HOWL Reading

Allen Ginsberg’s HOWL begins with one of the most recognizable lines of 20th century poetry:

I saw the best minds of my generation destroyed by
madness, starving hysterical naked,

His words of protest, rebellion, and catharsis live on in the spirit of youth even in a new generation. By reading Ginsberg’s poetry together, we are creating a communal voice that refuses to replace the value of  freedom of speech and personal expression for apathy. Come join us as we read through The Pocket Poet Series version of HOWL in order to instrument ourselves and the community with powerful words, towards a celebration of poetry and life!

Location and Time

UNTITLED cafe at the BROAD Arts Center (next to the sculpture garden)
Friday, MAY 28th, 2010
from 4-6pm

Sign Up

Please do SIGN UP HERE in order to guarantee a portion for you to read (or simply show up).
Bring your own copy of the City Lights edition, or share ours.
Become part of the mailing list for the event at :

Write on!


Check out a good and approachable introduction to the paperback: Allen Ginsberg’s “Howl” and the Paperback Revolution

“The four-part structure—yes, it has one!—of Ginsberg’s poem (including “Footnote to ‘Howl’ “) is essential to its interpretation. First comes a catalog of the destruction wrought upon these best minds, and their resistance to the dominant American culture. Second, the poet sings a screed against “Moloch,” American culture embodied as the avatar of a pagan god to whom children were once sacrificed. The third part of the poem asserts the solidarity of the poet with the mad (in particular, the eccentric Carl Solomon, to whom the poem was initially dedicated) and gestures towards a hopeful reconciliation. Hope resonates, too, throughout “Footnote,” a litany that begins with the word holy repeated 15 times and that asserts the sacred nature of all of life, redeeming madness with divinity.”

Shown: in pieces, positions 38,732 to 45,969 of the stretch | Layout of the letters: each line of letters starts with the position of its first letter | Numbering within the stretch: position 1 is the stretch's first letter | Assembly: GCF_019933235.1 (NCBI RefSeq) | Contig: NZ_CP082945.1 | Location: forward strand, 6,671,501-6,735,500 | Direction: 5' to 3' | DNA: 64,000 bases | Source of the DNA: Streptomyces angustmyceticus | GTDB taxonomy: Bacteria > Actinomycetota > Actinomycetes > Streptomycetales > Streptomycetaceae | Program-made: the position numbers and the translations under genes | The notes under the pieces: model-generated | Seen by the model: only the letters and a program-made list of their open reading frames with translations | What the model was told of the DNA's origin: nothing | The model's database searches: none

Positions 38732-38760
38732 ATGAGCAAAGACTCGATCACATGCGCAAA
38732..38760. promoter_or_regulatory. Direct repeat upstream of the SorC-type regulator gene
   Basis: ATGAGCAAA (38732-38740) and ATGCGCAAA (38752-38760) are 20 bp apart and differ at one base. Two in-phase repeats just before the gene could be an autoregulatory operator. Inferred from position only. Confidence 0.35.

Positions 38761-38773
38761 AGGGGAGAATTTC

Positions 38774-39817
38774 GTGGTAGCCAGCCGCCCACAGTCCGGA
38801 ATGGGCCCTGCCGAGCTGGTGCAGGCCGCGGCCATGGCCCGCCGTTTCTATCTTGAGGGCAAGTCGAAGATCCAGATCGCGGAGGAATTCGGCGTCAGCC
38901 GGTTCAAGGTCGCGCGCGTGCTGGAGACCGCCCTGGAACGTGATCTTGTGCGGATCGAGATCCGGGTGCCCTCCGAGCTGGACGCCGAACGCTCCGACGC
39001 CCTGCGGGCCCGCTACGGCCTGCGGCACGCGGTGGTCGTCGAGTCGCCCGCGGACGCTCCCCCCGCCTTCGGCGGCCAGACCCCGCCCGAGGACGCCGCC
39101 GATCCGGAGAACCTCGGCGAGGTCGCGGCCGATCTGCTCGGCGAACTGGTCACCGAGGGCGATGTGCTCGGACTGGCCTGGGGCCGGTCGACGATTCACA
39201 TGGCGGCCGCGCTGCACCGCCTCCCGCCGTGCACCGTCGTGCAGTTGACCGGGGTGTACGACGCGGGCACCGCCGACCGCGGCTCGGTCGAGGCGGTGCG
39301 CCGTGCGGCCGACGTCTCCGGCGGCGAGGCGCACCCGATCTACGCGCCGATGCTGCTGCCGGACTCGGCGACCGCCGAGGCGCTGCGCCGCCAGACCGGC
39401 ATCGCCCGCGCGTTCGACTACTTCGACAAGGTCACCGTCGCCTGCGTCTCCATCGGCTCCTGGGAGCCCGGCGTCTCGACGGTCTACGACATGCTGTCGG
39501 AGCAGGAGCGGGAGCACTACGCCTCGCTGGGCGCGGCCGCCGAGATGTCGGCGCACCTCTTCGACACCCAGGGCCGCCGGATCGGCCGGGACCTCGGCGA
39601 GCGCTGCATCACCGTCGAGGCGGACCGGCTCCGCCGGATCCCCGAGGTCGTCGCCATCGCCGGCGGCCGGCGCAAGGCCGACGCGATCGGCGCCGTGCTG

-Bill Savage


Lucky, randomly selected readers will receive one of 5 copies of the City Lights edition. All readers are instantly added to the raffle.


One response to “HOWL Reading

  1. Pingback: Howl Reading this Friday 28th! « Society of Poetry at UCLA